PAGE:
Several friends of mine write books. Naturally enough, when we get together the talk often turns to the trials and tribulations of our working lives. All those long months spent alone, hammering our keyboards, our complexions light-starved, our hearts juddering with caffeine…

Oh, listen to us lot, grumbling on! We are extremely lucky – I do realise that. When I got together with a writer friend last weekend we had to admit we love what we do. And it’s particularly fitting for this – our audrey stage of life.

Why? Well, my friend Cathy and I are both empty nesters, and when children depart there’s a huge reduction in the domestic workload. I have written all my adult life, for magazines throughout my twenties, then turning to romantic comedy novels sixteen years ago. So I have produced plenty of books with toddlers and small children in the house. I’d jam on a Sesame Street video so I could crank out that final chapter, and even bribe my twin sons and daughter with a packet of Oreos so they’d play in the garden while I worked. Mostly, though, I wrote late into the night, long after everyone else had gone to bed.

I was happy to be Mum during the day – I loved it actually. However, like many women, I’d found my own aspirations squished beneath the demands of family life: cooking, housework, checking homework, ferrying the kids to activities, hosting playdates, manning the Scouts’ tea and coffee stall at the local fete… all the gubbins we take on cheerfully, but which leave little room for anything else.

When the kids leave home, we might feel a little bereft – but, on the plus side, life acquires a new calmness with fewer distractions at home. There’s so much more time to dream up plots and get down to the actual writing.

At this stage of life, I also appreciate the freedom and flexibility that being my own boss offers me. When I was younger, I took it for granted. Yes, loneliness can kick in sometimes, and recently, I mooted to my husband Jimmy that I might apply for a part-time office-based job. ‘Are you mad?’ he exclaimed. ‘Why would you give up what you have?’

I muttered something about loving all the gossip and hi-jinx I used to have with my colleagues, back in the mid 90s.
Jimmy pointed out that a teenage magazine office, with music blaring and an air of youthful exuberance, was hardly a ‘normal’ working environment. And anyway, that was twenty-odd years ago and apparently no one has time for fun in the office anymore.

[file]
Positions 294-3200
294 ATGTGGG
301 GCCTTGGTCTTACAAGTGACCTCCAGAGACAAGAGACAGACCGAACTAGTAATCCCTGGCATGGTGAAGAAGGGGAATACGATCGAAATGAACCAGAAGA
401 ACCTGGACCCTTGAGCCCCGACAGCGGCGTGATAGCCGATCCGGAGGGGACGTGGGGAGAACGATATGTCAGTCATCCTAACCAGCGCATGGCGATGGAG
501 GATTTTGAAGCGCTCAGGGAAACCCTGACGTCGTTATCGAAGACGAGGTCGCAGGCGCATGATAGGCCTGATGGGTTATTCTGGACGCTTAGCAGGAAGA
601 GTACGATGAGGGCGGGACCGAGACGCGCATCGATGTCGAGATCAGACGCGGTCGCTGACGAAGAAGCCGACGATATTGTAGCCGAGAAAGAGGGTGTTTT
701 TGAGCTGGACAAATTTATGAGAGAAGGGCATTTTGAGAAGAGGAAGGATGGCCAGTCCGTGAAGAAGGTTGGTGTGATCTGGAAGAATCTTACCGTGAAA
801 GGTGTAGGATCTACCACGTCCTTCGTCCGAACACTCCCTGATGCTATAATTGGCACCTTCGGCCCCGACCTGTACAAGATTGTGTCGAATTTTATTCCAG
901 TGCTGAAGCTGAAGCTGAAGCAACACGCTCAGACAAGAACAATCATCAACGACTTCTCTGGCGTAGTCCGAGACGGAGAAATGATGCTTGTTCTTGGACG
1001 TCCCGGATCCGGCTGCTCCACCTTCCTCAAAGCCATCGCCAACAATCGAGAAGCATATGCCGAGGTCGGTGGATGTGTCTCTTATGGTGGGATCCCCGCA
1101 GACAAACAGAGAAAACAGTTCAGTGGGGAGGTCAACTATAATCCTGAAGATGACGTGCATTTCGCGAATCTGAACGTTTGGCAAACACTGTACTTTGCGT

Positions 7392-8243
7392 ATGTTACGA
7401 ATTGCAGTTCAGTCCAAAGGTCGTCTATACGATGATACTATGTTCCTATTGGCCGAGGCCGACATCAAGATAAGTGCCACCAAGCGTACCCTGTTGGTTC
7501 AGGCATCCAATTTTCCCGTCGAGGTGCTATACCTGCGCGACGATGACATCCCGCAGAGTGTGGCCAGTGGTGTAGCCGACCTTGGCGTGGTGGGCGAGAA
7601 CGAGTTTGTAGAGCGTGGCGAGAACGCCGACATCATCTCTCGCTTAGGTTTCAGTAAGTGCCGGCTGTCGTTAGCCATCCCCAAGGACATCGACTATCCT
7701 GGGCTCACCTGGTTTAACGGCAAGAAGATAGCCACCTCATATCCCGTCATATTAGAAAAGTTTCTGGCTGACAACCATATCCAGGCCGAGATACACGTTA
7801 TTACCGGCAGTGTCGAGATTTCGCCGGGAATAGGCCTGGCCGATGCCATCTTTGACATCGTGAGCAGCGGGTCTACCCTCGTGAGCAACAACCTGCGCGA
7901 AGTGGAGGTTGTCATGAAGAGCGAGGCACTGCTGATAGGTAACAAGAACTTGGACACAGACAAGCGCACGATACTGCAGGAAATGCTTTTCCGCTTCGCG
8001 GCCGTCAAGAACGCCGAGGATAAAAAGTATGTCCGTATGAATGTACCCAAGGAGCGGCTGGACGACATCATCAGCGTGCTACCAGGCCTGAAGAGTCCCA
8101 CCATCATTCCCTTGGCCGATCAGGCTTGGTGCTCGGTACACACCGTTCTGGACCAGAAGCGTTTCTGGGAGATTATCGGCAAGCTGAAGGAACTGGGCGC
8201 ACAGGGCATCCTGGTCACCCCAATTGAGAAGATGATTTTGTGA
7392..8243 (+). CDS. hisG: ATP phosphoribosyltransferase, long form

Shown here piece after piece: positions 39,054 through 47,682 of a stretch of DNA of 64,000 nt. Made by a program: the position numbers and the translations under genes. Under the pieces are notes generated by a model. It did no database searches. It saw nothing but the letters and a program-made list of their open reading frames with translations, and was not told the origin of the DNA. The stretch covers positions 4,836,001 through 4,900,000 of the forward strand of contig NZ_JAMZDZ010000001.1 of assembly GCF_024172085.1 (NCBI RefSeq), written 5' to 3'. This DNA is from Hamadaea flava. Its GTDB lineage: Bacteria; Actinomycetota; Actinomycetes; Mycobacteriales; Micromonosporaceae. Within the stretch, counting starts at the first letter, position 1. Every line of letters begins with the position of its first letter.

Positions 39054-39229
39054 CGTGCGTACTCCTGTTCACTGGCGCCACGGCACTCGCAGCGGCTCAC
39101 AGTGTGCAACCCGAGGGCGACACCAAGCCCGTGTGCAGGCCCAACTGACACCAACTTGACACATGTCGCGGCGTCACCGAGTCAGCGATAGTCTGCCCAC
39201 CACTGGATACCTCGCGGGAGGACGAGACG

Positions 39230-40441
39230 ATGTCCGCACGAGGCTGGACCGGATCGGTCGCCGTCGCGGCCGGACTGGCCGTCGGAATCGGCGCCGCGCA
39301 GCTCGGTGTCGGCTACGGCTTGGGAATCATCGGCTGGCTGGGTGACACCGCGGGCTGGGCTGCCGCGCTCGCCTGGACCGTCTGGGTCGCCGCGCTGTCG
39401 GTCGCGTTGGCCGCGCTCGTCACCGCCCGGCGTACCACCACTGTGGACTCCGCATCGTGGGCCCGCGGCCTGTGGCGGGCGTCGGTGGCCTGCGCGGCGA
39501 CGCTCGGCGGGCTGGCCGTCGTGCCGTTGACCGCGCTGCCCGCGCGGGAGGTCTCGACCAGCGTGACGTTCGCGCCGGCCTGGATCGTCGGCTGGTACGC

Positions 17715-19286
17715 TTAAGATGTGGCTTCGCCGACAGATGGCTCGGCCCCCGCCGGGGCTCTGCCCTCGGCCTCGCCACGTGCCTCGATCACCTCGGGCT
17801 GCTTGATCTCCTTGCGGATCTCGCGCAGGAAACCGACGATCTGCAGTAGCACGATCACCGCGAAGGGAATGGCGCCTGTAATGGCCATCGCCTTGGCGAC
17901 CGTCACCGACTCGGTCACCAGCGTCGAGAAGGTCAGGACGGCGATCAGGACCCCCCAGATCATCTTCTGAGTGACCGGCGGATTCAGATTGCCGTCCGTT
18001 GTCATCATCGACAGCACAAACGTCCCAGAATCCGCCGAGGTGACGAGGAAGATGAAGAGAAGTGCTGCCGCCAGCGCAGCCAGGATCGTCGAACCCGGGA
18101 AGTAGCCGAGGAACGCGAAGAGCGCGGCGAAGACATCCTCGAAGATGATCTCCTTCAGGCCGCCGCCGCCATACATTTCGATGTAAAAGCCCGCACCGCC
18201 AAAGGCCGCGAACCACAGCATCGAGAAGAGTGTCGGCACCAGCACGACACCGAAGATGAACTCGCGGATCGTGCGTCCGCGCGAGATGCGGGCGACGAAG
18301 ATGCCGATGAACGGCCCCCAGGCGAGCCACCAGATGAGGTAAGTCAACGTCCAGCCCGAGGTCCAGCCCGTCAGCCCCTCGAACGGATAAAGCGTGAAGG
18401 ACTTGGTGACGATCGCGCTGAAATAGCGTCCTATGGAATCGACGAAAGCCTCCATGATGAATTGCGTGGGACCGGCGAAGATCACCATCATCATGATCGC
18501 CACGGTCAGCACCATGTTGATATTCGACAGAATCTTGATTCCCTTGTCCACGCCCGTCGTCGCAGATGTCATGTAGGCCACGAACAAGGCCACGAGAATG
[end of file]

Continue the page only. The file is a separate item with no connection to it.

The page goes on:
In fact, while I loved office life in my twenties and early thirties, I think I’m better suited to being my own boss now.
By the time we reach mid-life, most of us have learnt how to manage our time far more effectively, and come up with strategies for dealing with cabin fever (a dog walk, a yoga class or upping sticks and working in a buzzy cafe for an afternoon).

So, if you’ve ever had a yearning to write a novel, please don’t let age put you off. When I was younger, I tried to write books to impress my friends and didn’t have the foggiest clue what I was trying to do. They were published, but weren’t terribly successful. I was floundering and trying to find my own style. Often, we find our self consciousness ebbing away as we grow older and start to acquire a ‘what the hell’ attitude. With fewer family pressures, we can just go for it.

‘Neglecting’ the family in order to finish a novel becomes less of a concern.

We are no longer swathed in guilt, or a slave to to-do lists – and, let’s face it, by the time we hit our fifties we have so much more to write about. So why not get those words down on paper? When you embark on a new chapter in life, it might be just the right time to start that book.

Words: Fiona Gibson

Fiona’s newest book, Living With Teens (ebook only, £2.99), is a parenting guide for those perilous teenage years. Published on November 7, it can be pre-ordered on Amazon now

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